The state predicts that climate change could reduce Sierra snowpack storage by as much as five million acre-feet. Once this occurs, flood peaks in Central Valley rivers will be higher and more frequent, placing all people and resources in the floodplains, including the Delta, at greater risk. In addition, a larger proportion of potentially usable water in the state will be “lost” in uncontrolled high flows, rather than stored for later use. Sea level rise will also make it more difficult to manage salinity in the Delta, potentially compromising water quality at certain times of the year. Finally, climate change will also increase temperatures (and therefore evaporation pressure) throughout most of the state, increasing irrigation demands for agriculture. Unless we make significant changes to our water management strategies and infrastructure, these changes will be quite damaging to the California waterscape.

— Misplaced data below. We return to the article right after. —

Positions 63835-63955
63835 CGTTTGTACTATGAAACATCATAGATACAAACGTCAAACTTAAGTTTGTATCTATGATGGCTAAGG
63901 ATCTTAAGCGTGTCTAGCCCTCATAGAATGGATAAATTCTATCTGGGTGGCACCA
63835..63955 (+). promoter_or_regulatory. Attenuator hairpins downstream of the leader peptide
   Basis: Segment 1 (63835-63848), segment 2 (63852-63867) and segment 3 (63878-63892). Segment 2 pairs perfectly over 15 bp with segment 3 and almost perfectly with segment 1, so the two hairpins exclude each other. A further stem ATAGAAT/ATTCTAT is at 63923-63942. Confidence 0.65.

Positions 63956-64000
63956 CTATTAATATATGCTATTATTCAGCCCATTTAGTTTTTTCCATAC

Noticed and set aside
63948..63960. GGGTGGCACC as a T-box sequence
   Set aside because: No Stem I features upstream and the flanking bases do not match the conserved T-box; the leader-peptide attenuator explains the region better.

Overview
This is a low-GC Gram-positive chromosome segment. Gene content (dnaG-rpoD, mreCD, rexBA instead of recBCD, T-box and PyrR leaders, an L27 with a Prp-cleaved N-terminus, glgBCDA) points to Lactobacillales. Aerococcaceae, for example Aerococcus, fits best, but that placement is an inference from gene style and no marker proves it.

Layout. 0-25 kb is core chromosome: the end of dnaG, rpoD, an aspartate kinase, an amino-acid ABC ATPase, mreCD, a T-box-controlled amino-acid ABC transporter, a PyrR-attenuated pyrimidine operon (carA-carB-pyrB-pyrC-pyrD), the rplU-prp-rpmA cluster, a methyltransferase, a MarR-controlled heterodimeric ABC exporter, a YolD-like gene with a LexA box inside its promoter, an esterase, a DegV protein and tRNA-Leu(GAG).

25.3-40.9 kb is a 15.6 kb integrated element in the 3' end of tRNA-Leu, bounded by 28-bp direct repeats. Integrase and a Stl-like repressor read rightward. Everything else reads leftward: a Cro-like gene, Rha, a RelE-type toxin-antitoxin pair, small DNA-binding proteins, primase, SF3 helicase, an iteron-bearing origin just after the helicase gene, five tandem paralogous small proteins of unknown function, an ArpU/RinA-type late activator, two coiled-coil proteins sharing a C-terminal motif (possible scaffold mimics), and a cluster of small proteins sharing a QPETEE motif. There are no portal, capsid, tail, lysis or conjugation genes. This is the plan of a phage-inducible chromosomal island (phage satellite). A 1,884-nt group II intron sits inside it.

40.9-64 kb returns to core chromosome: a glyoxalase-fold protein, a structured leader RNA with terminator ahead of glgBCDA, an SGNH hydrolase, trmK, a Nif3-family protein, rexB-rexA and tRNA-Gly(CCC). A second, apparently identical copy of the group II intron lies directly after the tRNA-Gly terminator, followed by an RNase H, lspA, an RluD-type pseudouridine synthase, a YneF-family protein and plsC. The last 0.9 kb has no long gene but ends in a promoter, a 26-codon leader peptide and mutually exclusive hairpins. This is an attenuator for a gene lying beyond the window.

Finally, the Delta is in a precarious position environmentally. High levels of upstream diversions, historically high levels of water exports, water pollution, invasive species, continued land subsidence, and aging levees all threaten the Delta’s environment (not to mention the water resources it provides). The Delta smelt is probably approaching extinction, but is only one of several fish species that are in sharp decline. There are likely to be more endangered species listings, and more conflicts between habitat needs and water diversions, in the future.

The Delta is in a precarious position environmentally.

The oversubscription of the Delta, and of California’s water supplies generally, means that there is little slack in the current system to absorb expected future demand. Alternative means of supply development and demand reduction, such as water conservation and recycling, efficiency investments, rethinking reservoir operation (modifying the rules of reservoir storage and release to meet multiple objectives) and managing surface and groundwater together as one cycle, are the only ways California will be able to meet this increased demand.